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4 things you need to know about your Right to Repair

With many South Africans living through the harsh economic effects brought on by COVID_19, the Right to Repair campaign has been warmly welcomed by consumers and the public at large.

For motorists who don’t already know, restrictions on servicing and buying vehicle parts were lifted early this year by the Competition Commission of South Africa.  Although there has been a lot of uncertainty on what this means for motorists in general, what we can be certain of, is that consumers now have the right to choose where to take their vehicle for service.

Kate Elliott, the CEO of Right to Repair South Africa (R2RSA), an organization specially formed to help drive compliance and protect consumer interests, said, “At the end of the day, the Guidelines are there to support consumer choice, fair competition and competitive pricing. There are about 12.7 million vehicles on the road in South Africa and all of these will need to be serviced and repaired during their lifetimes. And now you as the consumer have the power to select where you want to take your car for servicing.”

Here are the four main things consumers need to know:

1. You have the right to choose your service provider
OEMs cannot bundle service plans or motor plans and other value-added products or add-ons with the sale of motor vehicles any longer.  These need to be offered as separate products with the cost and savings outlined for the consumer.  This means that independent service providers can now service and perform maintenance on cars both during the in-warranty period and after. 

“You may choose to service your vehicle at the dealer from whom you purchased your vehicle or you can elect to shop around for the best possible price and service quality,” said Elliott.

2. You have the right to use non-original spare parts 
With cost always being an issue, the good news is that OEMs may not set minimum retail prices for spare parts.  Rather, consumers can shop around and are entitled to use non-original spare parts (for example, spark plugs) in their vehicle during its in-warranty period.  Furthermore, manufacturers are not permitted to void your warranty. “It is no different to selecting a generic antibiotic – the same thing, just more cost-effective,” Elliot said.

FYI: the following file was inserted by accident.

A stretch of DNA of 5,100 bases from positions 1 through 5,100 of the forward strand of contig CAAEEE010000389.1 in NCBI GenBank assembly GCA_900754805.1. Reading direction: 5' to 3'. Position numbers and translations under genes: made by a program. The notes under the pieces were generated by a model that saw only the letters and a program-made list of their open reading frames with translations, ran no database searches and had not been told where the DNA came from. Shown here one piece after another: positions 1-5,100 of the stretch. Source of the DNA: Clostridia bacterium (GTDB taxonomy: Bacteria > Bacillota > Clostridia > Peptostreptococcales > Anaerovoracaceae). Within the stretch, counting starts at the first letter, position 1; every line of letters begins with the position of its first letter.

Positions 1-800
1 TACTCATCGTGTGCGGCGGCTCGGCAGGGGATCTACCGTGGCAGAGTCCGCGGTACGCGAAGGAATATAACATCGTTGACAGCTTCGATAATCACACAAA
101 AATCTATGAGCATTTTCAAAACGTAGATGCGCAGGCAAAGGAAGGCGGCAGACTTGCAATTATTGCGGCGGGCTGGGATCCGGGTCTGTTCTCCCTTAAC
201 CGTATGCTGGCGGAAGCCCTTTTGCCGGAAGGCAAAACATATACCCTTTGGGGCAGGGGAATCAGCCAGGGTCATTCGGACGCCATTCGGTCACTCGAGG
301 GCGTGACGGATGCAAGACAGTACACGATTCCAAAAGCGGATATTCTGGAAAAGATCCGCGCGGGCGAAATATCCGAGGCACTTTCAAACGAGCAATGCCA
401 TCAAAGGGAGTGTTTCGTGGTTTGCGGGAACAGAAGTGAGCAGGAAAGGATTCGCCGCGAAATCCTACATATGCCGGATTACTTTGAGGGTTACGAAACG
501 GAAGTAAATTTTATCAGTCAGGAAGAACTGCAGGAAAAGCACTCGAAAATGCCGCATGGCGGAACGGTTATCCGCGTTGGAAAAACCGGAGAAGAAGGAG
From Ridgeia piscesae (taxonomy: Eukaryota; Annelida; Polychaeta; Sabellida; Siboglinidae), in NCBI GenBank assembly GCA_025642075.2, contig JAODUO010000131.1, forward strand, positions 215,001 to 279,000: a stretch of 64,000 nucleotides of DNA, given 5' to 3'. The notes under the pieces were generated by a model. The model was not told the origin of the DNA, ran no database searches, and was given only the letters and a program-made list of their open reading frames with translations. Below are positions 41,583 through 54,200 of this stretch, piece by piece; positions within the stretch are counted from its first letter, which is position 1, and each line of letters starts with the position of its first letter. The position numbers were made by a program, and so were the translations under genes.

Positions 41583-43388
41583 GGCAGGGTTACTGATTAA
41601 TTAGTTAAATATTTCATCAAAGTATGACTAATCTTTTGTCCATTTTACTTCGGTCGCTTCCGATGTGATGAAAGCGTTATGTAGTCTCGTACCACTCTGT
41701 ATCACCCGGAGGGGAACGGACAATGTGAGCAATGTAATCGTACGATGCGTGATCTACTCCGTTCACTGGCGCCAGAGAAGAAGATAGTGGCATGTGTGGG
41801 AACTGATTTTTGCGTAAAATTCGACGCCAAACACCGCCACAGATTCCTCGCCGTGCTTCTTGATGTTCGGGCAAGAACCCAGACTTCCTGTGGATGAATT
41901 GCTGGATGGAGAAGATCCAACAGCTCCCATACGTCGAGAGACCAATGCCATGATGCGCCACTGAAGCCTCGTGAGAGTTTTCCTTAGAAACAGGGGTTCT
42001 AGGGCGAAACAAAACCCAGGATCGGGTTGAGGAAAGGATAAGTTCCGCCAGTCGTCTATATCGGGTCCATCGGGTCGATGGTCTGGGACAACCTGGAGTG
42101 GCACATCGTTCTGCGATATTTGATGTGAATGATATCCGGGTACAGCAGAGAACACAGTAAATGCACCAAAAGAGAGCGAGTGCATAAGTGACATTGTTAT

3. You have the right to choose your service provider without voiding your vehicle’s warranty.
Consumers have the freedom of choice during the vehicle’s warranty period, which is further good news.  The warranty cannot be voided just because the consumer chooses to go to an independent service provider (ISP) for maintenance or for repair work that would not traditionally be covered by the warranties under the ‘old’ after-sales system.

4. You have the right to buy a vehicle separate from the OEM’s after-sales products and services 
When you buy a car, vehicle retailers are now obliged to provide you with separate prices for your vehicle and for any value-added products that they might have on offer, such as service and maintenance plans. 

Car retailers are also obliged to sell you a new vehicle without a service or maintenance plan if you do not wish to purchase one. “You do the maths,” she said, “and you may be pleasantly surprised at just how much you can knock off the purchase price of your car.”

Les McMaster, Vice-Chairperson of the Motor Industry Workshop Association (MIWA) and a Director of Right to Repair South Africa, a Section-21 non-profit organization said, “All of these aspects are great news for the consumer.  The increasing competition allows easier access to the market by ISPs. Ultimately more competition always leads to better prices, better quality and better service”.

While the implementation of consumers’ right to better repair conditions is a big plus, however, motorists have to do their research.  Most importantly, consumers must ensure they are dealing with service providers of good repute. 

For a start, ISPs must have and make use of impeccable tools and machinery and qualified staff.  They should also have liability insurance in place.  Without meeting these and other basic requirements, an OEM is entitled to void the warranty of a part that has been damaged due to inferior workmanship or imprecise fitment processes. 

Consumers who need help or want to check their rights in more detail can visit the R2RSA website on www.right2repair.org.za or report non-compliance to the Competition Commission at https://www.compcom.co.za/lodge-a-complaint/.

Source: Cathy Findley Public Relations

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